(g) To prove that Job's affliction came for his sins.

11. I gave ear to your reasons] Or, I listened for your reasons, until ye should search out what to say. The meaning seems to be that Elihu looked for further and different arguments from the three friends.

11–14. Elihu, directly addressing the three friends, states more clearly his reasons for taking upon him to speak: he had hoped to hear them confute Job, and was disappointed in their arguments; Job may be shewn to be in the wrong, though with different arguments from those they had employed. In Elihu’s opinion the cause of the three friends was much better than their advocacy of it.

Verse 11. - Behold, I waited for your words; i.e. "I was full of expectation; I waited impatiently to hear what you would say." Then, while you spoke, I gave ear to your reasons - or, your reasonings; I did my best to apprehend your meaning - whilst ye searched out what to say. Professor Lee translates, "whilst ye examined Job's conclusions; but the Authorized Version is probably correct. Elihu means that he listened carefully while the friends hunted out all the arguments they could think of in order to confute Job. Job 32:1111 Behold, I waited upon your words,

Hearkened to your perceptions,

While ye searched out replies.

12 And I attended closely to you,

Yet behold: there was no one who refuted Job,

Who answered his sentences, from you.

13 Lest ye should say: "We found wisdom,

God is able to smite him, not man!"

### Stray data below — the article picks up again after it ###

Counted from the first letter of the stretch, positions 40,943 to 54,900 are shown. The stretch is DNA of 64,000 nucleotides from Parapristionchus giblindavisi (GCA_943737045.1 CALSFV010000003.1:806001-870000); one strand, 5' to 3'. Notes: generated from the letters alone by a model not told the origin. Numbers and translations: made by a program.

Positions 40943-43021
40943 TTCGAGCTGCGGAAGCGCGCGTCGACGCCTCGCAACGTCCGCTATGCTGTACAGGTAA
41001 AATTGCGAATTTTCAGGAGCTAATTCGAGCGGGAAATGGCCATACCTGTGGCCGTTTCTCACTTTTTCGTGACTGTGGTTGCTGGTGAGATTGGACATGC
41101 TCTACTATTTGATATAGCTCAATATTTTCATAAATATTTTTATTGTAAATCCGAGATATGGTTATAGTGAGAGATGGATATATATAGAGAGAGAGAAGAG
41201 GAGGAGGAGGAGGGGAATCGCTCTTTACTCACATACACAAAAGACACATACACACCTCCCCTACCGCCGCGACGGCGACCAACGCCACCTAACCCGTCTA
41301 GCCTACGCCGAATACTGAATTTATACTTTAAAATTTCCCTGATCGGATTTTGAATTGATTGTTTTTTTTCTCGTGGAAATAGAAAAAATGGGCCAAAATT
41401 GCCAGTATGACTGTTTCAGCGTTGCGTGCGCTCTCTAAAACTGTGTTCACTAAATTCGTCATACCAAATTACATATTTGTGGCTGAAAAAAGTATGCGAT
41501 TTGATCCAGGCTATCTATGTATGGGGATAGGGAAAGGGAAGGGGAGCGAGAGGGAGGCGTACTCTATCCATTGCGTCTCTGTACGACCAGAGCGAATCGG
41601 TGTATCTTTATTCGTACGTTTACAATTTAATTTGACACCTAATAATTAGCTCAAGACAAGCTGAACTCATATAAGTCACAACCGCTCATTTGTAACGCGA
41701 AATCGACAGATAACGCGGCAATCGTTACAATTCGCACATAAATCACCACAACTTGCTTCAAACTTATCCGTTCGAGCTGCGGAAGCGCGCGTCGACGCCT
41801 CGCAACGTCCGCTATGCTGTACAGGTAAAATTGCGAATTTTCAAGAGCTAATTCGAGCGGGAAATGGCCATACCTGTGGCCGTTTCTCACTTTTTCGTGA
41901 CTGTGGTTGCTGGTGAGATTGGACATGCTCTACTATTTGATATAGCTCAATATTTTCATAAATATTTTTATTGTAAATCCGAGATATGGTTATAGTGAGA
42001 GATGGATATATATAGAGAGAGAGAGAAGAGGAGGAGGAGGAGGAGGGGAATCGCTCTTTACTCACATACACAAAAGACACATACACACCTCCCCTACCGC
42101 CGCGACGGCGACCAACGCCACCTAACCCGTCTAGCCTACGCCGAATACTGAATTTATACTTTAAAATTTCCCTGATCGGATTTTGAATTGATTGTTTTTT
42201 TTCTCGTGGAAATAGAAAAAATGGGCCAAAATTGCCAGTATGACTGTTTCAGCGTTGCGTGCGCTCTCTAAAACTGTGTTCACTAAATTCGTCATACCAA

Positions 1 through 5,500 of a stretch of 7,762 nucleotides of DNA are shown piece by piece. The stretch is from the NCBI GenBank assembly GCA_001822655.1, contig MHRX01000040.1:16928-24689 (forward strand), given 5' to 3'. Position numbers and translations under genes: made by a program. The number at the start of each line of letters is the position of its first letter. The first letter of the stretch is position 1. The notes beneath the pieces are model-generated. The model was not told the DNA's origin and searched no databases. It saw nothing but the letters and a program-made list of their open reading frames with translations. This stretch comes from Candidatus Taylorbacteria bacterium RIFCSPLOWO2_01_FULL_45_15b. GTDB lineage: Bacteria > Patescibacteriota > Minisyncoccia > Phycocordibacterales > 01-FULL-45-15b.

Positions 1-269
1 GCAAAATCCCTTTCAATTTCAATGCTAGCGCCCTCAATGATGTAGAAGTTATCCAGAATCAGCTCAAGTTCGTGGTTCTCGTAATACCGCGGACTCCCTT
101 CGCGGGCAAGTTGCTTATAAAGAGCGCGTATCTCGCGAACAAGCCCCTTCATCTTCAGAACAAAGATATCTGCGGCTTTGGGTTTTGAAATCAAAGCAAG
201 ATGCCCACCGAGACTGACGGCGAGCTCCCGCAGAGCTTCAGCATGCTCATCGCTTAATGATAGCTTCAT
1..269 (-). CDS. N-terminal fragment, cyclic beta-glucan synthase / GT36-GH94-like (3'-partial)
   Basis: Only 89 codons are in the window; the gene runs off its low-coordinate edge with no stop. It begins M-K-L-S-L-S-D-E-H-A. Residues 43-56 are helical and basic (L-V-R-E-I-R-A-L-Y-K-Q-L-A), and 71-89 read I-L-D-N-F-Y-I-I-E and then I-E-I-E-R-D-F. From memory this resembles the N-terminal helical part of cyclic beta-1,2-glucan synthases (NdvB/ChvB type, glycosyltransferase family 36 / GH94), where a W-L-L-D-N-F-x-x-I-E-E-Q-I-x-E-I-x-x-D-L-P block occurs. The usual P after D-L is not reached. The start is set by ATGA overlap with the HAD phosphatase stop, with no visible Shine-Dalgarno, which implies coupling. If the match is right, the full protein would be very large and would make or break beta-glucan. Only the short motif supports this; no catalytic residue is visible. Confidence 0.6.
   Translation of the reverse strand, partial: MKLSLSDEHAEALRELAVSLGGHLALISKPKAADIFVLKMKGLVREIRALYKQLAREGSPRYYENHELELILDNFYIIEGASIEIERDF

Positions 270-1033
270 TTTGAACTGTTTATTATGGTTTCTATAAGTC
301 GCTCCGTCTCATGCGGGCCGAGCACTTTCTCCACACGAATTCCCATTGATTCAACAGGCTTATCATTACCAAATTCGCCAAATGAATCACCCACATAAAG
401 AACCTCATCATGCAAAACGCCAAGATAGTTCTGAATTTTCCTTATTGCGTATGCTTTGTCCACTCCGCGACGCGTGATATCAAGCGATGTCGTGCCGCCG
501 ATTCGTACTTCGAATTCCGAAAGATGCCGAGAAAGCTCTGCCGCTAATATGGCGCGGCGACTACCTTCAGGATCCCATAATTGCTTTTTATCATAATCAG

14 Now he hath not arranged his words against me,

And with your sentences I will not reply to him.

He has waited for their words, viz., that they might give utterance to such words as should tend to refute and silence Job. In what follows, עד still more emphatically than ל refers this aim to that to which Elihu had paid great attention: I hearkened to your understandings, i.e., explanations of the matter, that, or whether, they came forth, (I hearkened) to see if you searched or found out words, i.e., appropriate words. Such abbreviated forms as אזין equals אאזין (comp. מזין equals מיזין for מעזין, Proverbs 17:4, Ges. 68, rem. 1, if it does not signify nutriens, from זוּן) we shall frequently meet with in this Elihu section. In Job 32:12, Job 32:12 evidently is related as an antecedent to what follows: and I paid attention to you (עדיכם contrary to the analogy of the cognate praep. instead of עדיכם, moreover for עליכם, with the accompanying notion: intently, or, according to Aben-Duran: thoroughly, without allowing a word to escape me), and behold, intently as I paid attention: no one came forward to refute Job; there was no one from or among you who answered (met successfully) his assertions. Every unbiassed reader will have an impression of the remarkable expressions and constructions here, similar to that which one has in passing from the book of the Kings to the characteristic sections of the Chronicles. The three, Elihu goes on to say, shall not indeed think that in Job a wisdom has opposed them - a false wisdom, indeed - which only God and not any man can drive out of the field (נדף, Arab. ndf, discutere, dispellere, as the wind drives away chaff or dry leaves); while he has not, however (ולא followed directly by a v. fin. forming a subordinate clause, as Job 42:3; Psalm 44:18, and freq., Ew. 341, a), arrayed (ערך in a military sense, Job 33:5; or forensic, Job 23:4; or even as Job 37:19, in the general sense of proponere) words against him (Elihu), i.e., utterances before which he would be compelled to confess himself affected and overcome. He will not then also answer him with such opinions as those so frequently repeated by them, i.e., he will take a totally different course from theirs in order to refute him.